Wednesday September 13, 1916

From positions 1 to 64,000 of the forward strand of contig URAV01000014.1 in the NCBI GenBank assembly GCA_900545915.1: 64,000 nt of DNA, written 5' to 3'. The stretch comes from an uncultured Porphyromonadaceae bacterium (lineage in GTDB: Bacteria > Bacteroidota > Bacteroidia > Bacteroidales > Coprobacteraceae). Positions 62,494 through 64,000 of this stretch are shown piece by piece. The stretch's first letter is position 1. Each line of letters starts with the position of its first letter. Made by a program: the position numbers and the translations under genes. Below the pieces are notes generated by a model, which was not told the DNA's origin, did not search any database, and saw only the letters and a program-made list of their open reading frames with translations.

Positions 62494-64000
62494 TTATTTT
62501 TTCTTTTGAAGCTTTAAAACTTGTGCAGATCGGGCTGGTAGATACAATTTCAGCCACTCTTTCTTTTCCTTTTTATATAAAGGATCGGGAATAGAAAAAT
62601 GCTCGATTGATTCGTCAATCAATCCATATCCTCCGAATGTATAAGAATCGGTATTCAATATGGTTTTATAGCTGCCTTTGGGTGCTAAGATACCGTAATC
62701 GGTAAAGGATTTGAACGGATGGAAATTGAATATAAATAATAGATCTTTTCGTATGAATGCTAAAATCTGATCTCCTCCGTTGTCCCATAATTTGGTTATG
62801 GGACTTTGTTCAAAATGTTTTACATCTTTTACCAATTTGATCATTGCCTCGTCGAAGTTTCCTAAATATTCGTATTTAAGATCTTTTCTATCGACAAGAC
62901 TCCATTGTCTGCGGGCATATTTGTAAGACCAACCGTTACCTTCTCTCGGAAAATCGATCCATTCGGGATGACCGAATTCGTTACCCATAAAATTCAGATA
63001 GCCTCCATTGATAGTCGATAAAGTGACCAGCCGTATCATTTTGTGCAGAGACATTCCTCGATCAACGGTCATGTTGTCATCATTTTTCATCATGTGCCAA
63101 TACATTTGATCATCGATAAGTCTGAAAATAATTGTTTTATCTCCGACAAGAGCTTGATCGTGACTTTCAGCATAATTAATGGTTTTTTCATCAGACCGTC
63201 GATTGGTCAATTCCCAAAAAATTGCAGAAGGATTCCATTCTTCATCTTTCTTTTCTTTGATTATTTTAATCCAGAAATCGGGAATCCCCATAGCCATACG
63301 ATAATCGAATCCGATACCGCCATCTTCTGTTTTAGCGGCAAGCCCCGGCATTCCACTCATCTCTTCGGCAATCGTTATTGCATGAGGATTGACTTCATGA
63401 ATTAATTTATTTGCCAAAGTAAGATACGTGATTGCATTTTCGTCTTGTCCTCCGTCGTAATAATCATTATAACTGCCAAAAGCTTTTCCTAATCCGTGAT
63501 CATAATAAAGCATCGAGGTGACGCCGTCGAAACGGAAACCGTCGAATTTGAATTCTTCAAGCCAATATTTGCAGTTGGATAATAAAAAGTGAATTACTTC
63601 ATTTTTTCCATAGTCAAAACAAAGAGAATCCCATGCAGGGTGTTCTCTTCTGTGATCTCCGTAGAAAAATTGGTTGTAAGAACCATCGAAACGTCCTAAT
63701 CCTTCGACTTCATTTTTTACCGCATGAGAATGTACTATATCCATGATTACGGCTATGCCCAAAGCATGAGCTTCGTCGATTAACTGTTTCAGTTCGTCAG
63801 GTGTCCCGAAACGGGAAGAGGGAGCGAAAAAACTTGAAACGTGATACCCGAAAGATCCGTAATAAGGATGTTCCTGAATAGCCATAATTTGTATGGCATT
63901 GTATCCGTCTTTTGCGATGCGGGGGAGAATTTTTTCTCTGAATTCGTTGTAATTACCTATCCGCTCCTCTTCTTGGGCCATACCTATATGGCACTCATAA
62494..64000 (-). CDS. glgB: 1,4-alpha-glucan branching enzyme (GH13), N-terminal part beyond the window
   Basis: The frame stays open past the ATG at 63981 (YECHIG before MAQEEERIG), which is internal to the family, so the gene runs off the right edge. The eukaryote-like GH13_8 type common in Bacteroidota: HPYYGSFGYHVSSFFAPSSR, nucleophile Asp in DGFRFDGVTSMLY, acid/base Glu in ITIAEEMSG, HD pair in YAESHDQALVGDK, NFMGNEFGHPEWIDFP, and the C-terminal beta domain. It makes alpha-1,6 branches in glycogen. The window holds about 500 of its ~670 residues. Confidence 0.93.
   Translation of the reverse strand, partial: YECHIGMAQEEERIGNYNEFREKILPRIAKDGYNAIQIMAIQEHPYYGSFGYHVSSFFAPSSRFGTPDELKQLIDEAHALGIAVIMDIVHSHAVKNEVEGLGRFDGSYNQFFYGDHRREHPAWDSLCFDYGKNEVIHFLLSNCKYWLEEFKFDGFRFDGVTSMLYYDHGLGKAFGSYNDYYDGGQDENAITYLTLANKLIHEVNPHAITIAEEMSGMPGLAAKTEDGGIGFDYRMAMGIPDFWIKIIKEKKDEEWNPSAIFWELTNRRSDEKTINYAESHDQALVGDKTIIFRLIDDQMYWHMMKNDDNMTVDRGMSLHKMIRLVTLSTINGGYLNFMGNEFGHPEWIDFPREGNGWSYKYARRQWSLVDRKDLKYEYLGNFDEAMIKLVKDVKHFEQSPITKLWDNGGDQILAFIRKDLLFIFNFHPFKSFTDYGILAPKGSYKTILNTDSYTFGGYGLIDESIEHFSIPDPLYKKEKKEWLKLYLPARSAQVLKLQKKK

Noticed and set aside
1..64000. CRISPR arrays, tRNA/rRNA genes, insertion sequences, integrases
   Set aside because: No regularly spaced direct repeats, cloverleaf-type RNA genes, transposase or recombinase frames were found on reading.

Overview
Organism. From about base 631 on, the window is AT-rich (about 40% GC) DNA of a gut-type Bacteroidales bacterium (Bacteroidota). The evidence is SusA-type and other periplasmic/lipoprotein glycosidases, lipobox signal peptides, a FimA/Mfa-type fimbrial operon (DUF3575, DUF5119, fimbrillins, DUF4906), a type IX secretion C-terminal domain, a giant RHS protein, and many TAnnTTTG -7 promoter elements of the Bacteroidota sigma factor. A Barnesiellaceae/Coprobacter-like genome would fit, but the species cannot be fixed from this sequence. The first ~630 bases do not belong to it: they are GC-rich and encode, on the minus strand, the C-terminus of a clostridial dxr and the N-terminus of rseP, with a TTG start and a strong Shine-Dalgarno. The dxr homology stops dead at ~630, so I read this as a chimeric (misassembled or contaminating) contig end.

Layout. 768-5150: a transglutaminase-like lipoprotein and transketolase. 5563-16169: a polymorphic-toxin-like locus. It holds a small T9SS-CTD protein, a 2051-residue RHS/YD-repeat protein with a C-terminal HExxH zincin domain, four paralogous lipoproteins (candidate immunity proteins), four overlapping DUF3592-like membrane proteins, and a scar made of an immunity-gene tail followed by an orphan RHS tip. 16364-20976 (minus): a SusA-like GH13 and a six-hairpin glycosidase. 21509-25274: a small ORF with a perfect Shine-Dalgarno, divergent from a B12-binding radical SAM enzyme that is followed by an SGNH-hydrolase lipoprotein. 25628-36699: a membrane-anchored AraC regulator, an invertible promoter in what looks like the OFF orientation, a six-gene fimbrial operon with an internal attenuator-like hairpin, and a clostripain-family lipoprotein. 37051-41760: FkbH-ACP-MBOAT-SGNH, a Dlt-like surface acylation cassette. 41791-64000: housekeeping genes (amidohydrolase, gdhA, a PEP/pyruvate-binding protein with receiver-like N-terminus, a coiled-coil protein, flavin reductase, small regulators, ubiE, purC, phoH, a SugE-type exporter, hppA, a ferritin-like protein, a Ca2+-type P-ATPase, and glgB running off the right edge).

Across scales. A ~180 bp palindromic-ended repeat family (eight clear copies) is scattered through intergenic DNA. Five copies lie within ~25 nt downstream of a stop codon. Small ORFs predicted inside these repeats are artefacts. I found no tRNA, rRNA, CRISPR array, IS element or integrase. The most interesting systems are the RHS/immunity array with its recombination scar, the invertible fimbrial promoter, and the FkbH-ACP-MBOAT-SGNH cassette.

There has been a tremendous bombardment all night and all to-day so far (11:30 a.m.). It is rumoured that on Sept 15th (Friday) there will be a triple advance on the Russian, eastern and Italian fronts. Our little party, sent up to help the overworked ammunition column, is handling excess ammunition of all kinds, from howitzer shells down to rifle grenades and the deadly little Mills hand grenade. I am a permanent guard to act as long as our little party is up here on this work so I have little time to write. At time of writing I can by stepping out of any dug-out face a living panorama not equalled in reality by moving pictures. I stand with my face to the German line. Behind my right shoulder is the much battered city of Albert, on my right front Contalmaison, Poziers is on my left front, won at such great cost by the gallant Australians and away off on the left and north is the strongly German held town of Thiepville. There is a terrific bombardment taking place. All around me is high rolling country. Our front line at last victoriously straddling the highest ridge, is hidden by another ridge, a few hundred yards in front. These different named towns are all hidden in folds in the ground though all near at hand. There is a regular thunder of British shells screaming overhead, and just in front, the ground is constantly torn up by huge German shells, persistently nosing out our batteries. Two new Imperial batteries settled down in our immediate neighbourhood yesterday, and another one came in to-day. They just come in, dig four big holes, wheel the big guns in, lay a few railroad rails across, put on a few pieces of corrugated steel, mound up with earth to make it shrapnel proof, bring in ammunition and another battery starts to add its little bit of hell to the awful uproar. We are told that there are 20,000 cavalry waiting to take part in the drive if we ever get Fritzie well on the move.